Climate change is a change in the statistical distribution of weather patterns when that change lasts for an extended period of time (i.e., decades to millions of years). Climate change may refer to a change in average weather conditions, or in the time variation of weather within .
Even as President Donald Trump downplays the importance of climate change, there are signs that Americans may be taking it more seriously—at least when it comes to buying a house. Jesse Keenan, who teaches at Harvard University and focuses on the interaction between climate change and the housing market, said that connection is increasing as more Americans live through storms, floods or wildfires.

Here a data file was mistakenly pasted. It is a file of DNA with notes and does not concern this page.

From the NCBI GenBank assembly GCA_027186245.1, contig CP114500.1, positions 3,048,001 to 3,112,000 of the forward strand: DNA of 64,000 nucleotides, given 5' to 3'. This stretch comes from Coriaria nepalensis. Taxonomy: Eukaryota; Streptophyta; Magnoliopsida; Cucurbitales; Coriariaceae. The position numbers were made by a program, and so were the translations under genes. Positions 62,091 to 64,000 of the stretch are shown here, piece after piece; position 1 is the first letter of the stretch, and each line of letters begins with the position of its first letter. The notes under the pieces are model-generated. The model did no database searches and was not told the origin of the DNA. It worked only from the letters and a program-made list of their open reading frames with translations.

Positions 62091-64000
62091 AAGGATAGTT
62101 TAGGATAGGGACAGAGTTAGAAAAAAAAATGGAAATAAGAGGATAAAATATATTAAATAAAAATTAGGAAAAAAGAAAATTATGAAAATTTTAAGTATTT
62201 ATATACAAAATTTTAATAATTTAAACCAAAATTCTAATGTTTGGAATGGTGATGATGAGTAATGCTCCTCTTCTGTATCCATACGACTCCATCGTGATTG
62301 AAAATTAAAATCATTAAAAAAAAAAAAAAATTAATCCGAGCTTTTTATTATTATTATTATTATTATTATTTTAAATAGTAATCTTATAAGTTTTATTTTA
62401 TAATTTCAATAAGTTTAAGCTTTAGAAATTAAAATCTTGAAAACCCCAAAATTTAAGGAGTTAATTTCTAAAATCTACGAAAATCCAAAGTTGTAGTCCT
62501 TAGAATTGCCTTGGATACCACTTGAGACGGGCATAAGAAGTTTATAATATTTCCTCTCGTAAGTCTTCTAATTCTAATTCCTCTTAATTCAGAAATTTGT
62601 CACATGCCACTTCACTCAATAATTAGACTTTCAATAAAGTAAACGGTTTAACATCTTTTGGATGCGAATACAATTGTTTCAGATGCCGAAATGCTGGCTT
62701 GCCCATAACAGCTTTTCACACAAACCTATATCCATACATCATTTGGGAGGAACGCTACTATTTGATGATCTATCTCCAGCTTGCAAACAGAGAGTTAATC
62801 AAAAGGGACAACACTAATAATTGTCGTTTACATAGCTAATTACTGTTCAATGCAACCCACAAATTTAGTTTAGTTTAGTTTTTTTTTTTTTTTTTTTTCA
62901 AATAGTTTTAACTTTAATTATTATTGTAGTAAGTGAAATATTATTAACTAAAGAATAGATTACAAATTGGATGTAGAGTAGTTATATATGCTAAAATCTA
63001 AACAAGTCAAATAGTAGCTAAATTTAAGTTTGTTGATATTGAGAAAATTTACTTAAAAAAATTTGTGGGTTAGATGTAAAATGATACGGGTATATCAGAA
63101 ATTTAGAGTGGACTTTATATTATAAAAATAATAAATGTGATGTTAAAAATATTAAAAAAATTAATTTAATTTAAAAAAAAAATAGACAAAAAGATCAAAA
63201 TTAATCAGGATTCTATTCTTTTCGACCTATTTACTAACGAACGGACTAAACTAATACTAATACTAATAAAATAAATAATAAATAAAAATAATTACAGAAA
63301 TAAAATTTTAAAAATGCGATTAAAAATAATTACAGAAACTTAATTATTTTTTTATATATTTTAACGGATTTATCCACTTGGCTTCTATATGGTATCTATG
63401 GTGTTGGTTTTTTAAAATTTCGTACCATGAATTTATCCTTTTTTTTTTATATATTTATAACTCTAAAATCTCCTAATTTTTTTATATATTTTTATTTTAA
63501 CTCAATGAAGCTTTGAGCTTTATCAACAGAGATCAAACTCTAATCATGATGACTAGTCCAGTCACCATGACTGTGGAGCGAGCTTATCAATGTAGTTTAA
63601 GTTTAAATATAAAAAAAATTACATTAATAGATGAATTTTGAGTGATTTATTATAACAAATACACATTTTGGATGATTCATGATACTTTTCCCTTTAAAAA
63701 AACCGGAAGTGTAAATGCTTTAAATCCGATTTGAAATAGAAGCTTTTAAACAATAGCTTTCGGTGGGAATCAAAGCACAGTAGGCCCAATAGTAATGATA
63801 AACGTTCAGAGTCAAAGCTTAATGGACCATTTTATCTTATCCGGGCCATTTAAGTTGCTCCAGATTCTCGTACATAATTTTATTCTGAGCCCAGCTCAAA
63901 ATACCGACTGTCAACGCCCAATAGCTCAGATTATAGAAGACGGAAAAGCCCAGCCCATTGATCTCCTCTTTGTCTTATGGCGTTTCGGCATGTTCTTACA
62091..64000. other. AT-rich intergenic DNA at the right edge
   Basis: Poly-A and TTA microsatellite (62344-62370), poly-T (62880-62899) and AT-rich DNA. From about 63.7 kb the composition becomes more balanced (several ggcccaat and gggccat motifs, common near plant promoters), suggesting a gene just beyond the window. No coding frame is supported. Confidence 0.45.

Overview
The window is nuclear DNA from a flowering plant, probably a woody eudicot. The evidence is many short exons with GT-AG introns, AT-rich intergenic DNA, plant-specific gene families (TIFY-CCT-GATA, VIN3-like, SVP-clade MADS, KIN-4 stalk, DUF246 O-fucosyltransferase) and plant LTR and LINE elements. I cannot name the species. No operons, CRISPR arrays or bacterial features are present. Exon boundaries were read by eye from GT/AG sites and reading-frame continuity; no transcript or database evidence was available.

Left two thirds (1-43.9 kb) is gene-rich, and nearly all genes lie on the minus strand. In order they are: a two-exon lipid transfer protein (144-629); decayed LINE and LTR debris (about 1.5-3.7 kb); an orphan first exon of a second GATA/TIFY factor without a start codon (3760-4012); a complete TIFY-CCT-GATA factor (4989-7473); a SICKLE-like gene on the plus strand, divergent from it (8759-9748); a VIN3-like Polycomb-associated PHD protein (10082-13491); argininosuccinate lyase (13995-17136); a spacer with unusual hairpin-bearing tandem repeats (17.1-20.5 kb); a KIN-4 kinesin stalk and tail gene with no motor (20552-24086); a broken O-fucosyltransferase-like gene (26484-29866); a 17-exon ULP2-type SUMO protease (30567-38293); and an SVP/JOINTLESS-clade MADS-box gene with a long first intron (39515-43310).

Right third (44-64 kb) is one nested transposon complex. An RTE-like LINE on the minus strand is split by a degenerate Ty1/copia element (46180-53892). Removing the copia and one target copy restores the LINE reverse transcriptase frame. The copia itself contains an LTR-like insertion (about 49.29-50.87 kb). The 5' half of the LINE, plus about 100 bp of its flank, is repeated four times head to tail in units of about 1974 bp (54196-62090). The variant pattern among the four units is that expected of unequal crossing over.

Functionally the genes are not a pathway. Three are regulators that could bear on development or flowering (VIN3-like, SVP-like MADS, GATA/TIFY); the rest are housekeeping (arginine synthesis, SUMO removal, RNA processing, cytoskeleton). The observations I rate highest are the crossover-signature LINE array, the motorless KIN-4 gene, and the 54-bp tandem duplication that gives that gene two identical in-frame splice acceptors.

Jesse Keenan, who teaches at Harvard University and focuses on the interaction between climate change and the housing market, said that connection is increasing as more Americans live through storms, floods or wildfires. Read chapter Summary: Climate Change Science: An Analysis of Some Key Questions Login Register Cart Help. Climate Change Science: An Analysis of Some Key Questions () How much of the expected climate change is the consequence of climate feedback processes (e.g., water vapor, clouds, snow packs)? Global demand for livestock products is expected to double by , mainly due to improvement in the worldwide standard of living. Meanwhile, climate change is a threat to livestock production because of the impact on quality of feed crop and forage, water availability, animal and milk production, livestock diseases, animal reproduction, and biodiversity.